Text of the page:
I, like the smart bankrolly guy I have been lately, opted not to buy in direct to FTOPS #8. Despite knowing that I am good at the game and having final tabled several satellites to this event, I also don't feel particularly like I could really win the thing. And let me tell you, that is not a common occurrence or an enjoyable feeling for me. In the end I'm thinking now why the F would I drop $216 to play a game that I don't realistically think I can win? I mean believe me -- it is really hard for a pompous ass like me to accept that I am not the best player at any brand of poker. I have had success in all the games and I have read and played a ton at each of them, and that in addition to my generally pompass nature, it is a rare and uncomfortable thing for me to face the fact that I'm not the best out there at any kind of poker. But it's true. Just like I am not KOD in large-field nlh tournaments, I am not the equal of some of the really good O8 players out there. It's just true. So, no $200 buyin for me, no $216 loss to my bankroll, and I am a happier man for it I guarantee you that.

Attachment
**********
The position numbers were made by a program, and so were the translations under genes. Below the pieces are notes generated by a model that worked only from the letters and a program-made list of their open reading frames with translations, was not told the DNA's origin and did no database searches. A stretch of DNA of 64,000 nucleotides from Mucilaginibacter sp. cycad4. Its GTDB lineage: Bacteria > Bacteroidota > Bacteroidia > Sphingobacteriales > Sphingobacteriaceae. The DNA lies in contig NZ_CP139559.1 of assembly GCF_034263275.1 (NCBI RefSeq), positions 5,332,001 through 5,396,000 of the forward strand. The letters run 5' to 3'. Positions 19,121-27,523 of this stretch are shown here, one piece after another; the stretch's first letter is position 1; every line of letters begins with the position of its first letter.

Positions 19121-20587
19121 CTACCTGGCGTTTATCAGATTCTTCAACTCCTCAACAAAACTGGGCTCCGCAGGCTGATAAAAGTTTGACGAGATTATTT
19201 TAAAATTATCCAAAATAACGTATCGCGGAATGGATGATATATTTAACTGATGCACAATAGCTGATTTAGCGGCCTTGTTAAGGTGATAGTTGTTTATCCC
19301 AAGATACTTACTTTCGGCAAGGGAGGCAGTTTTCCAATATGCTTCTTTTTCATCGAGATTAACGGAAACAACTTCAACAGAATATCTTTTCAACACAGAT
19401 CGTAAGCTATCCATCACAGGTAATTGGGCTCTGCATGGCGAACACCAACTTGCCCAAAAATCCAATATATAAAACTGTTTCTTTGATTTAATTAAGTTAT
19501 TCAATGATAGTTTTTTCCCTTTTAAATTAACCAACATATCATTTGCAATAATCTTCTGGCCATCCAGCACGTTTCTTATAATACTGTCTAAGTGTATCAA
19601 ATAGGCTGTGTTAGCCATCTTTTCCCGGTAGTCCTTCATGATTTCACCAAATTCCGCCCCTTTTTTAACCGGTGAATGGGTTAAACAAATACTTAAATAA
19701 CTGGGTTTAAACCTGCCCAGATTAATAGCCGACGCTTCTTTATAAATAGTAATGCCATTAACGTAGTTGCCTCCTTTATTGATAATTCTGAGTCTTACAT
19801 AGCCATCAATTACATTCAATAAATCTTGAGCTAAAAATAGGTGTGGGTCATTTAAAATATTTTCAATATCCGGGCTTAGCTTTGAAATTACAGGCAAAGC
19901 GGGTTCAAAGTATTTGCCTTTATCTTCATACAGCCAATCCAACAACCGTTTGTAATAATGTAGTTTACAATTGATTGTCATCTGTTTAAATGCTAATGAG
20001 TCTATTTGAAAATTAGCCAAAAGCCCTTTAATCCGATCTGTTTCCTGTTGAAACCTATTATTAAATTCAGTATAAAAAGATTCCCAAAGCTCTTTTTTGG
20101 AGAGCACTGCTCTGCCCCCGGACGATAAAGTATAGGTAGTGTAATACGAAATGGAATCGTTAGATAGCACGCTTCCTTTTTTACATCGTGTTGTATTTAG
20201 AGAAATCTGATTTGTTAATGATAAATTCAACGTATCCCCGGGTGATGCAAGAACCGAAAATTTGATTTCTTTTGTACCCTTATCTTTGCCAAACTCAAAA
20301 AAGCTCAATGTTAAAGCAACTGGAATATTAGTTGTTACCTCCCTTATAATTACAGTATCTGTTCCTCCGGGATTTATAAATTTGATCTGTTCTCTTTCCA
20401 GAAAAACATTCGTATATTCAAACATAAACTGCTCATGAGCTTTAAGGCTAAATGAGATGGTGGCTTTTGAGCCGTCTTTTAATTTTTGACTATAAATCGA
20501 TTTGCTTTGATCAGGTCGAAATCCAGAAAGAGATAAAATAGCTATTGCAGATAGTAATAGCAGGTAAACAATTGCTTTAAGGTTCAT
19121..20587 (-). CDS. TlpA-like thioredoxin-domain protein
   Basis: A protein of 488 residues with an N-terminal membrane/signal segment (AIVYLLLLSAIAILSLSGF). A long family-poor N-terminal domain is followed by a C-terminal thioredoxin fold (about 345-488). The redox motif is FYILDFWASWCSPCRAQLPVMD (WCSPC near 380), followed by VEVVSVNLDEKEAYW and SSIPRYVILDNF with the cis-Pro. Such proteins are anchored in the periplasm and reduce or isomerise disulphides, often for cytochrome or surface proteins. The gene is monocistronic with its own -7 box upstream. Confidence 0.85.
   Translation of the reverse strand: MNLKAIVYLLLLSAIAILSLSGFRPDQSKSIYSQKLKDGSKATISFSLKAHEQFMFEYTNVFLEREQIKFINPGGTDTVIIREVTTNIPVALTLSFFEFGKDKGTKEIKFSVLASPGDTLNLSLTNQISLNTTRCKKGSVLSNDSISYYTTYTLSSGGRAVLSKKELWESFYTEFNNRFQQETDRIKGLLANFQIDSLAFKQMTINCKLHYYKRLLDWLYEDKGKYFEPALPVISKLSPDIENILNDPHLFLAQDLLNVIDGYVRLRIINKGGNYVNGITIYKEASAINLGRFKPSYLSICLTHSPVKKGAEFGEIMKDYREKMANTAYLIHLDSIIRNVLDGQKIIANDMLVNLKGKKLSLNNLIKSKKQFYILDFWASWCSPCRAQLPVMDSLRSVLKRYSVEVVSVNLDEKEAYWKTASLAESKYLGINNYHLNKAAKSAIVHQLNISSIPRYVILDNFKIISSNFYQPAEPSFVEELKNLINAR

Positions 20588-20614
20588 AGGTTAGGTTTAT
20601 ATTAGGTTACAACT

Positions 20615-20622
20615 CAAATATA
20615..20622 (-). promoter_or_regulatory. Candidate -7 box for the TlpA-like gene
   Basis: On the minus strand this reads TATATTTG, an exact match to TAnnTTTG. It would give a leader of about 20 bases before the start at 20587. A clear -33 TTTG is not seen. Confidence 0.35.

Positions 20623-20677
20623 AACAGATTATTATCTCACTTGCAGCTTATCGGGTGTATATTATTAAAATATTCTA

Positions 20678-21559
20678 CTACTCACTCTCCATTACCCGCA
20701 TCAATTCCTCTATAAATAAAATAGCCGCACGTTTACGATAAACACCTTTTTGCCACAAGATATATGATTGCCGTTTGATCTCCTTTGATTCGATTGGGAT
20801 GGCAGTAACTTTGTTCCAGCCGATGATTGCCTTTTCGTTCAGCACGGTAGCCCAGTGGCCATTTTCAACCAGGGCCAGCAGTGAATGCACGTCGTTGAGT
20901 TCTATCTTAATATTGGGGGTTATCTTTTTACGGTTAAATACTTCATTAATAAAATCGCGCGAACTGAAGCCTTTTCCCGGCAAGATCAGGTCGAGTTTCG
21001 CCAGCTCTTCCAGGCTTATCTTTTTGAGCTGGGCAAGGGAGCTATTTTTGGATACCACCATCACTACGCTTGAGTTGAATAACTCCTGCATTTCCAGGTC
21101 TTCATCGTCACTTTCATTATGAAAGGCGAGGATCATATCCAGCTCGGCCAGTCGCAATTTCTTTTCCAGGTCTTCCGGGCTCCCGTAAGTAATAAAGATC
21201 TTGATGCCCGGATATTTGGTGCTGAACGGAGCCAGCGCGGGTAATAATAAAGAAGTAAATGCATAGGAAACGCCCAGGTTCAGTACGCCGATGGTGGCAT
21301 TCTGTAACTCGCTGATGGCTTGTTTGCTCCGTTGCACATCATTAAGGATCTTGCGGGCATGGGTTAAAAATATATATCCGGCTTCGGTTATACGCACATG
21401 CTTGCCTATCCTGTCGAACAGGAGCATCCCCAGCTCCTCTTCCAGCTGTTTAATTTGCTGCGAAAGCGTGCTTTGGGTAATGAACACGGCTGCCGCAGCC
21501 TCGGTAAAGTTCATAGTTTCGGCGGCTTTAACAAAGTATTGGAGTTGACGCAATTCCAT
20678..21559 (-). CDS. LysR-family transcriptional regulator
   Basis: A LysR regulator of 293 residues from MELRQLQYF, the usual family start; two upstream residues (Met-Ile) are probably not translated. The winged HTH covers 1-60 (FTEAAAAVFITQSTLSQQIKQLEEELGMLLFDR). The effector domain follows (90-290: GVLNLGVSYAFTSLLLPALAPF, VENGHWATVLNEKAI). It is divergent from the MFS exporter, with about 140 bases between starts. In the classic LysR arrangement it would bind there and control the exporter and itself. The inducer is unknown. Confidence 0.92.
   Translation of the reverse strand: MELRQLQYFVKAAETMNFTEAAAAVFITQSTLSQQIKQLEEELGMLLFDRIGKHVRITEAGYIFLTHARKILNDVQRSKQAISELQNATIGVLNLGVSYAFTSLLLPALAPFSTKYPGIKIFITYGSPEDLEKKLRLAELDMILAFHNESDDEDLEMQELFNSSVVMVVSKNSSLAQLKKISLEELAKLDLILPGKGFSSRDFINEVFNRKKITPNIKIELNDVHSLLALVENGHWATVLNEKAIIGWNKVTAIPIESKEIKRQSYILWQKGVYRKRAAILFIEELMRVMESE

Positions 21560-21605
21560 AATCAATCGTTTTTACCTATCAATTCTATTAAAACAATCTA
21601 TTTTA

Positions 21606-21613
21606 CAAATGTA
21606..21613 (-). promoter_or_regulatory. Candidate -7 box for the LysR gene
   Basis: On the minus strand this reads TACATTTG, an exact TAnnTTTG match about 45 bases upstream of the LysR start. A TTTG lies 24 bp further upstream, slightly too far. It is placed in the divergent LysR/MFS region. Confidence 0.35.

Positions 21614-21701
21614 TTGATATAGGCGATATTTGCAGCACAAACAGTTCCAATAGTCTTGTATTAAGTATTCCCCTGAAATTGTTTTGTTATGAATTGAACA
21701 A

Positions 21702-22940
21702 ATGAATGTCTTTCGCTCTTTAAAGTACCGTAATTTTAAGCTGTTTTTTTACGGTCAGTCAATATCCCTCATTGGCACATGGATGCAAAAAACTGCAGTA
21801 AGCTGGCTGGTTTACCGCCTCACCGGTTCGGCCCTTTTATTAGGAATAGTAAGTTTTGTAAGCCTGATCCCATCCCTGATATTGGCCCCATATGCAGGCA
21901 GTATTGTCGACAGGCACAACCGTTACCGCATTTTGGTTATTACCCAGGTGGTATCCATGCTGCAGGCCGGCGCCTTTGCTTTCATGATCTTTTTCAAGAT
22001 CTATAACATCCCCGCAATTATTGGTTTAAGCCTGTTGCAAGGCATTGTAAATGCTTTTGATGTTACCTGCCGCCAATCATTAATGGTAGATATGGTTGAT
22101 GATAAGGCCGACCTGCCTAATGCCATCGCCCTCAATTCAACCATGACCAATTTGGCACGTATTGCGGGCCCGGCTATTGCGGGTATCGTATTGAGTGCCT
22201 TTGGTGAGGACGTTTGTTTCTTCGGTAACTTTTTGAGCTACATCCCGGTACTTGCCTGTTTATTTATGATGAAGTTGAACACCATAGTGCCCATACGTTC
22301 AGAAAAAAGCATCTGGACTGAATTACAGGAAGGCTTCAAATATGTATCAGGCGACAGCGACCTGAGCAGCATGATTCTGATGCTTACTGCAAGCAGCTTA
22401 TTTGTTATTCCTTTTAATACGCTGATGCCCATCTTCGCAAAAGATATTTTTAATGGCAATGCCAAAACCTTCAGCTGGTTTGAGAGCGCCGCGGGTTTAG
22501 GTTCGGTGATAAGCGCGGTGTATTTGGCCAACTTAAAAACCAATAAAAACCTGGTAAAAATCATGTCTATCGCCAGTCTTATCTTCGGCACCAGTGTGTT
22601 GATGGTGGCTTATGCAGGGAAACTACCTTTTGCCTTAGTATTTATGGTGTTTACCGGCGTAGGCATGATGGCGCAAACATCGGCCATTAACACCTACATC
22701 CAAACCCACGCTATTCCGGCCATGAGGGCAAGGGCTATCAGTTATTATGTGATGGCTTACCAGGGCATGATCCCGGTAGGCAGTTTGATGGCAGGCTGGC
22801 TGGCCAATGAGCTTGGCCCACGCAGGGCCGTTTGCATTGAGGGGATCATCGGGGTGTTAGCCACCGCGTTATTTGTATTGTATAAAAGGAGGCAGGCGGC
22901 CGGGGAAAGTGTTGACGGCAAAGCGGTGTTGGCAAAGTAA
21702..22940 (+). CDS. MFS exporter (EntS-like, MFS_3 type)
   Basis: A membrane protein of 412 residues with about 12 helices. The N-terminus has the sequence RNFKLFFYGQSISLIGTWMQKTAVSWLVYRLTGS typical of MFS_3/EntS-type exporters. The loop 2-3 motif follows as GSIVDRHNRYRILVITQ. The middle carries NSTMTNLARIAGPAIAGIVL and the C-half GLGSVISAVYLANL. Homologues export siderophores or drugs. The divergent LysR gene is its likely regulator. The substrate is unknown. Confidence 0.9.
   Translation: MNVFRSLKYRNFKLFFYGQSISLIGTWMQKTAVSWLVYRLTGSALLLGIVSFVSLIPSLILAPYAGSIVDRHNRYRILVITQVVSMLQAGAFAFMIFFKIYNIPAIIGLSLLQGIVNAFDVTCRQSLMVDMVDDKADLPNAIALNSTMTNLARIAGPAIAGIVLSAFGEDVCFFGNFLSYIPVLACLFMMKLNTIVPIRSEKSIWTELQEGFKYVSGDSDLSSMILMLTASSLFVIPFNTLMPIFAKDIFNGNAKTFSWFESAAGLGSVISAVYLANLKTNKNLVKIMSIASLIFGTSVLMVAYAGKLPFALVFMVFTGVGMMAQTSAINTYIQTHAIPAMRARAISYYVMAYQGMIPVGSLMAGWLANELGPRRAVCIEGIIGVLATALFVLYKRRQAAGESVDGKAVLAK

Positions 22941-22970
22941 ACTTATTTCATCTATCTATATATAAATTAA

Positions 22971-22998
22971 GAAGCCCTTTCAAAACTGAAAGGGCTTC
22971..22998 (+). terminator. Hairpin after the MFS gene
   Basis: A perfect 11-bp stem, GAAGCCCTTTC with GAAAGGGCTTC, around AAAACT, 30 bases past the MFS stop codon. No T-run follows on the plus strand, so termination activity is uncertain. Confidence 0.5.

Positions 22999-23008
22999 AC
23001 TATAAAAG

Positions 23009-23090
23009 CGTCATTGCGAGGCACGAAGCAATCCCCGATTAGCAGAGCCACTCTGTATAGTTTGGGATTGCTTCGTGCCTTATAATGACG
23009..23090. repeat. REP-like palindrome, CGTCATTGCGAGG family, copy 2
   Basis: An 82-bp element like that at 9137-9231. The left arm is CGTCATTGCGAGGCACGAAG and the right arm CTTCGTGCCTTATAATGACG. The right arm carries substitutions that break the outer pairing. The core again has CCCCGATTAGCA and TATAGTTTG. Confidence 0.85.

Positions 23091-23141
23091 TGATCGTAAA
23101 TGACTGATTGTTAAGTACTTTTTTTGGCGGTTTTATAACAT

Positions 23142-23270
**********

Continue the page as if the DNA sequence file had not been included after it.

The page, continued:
So what did I do last night while I wasn't in FTOPS #8 and Bayne was going on his sickass run?

Cash games. My old new friend. After a huge run at 2-4 6max nl, I went on a month-long cooler that basically saw me lose much of my profit from my first 7000 hands or so at this limit. Then about a month ago, all that changed, I stopped getting drawn out on in 85% of my races and 65% of my 2-to-1 favorites. I started hitting some effing draws again, at least once in a while. Call it, with a full half the regularity that the odds would otherwise suggest, which for me is as good as it gets. And of course I've been playing better with a little confidence and a little luck coming my way.

I thought I would show you a few hands I did play on Tuesday night that I think illustrate some fun or interesting strategies for no limit cash play. Plus, I have to admit I effing love putting myself out there with what are usually very correct cash game strategies and then watching the loserdonks post negative things about the way I play these hands. Don't ever stop with that, guys, please.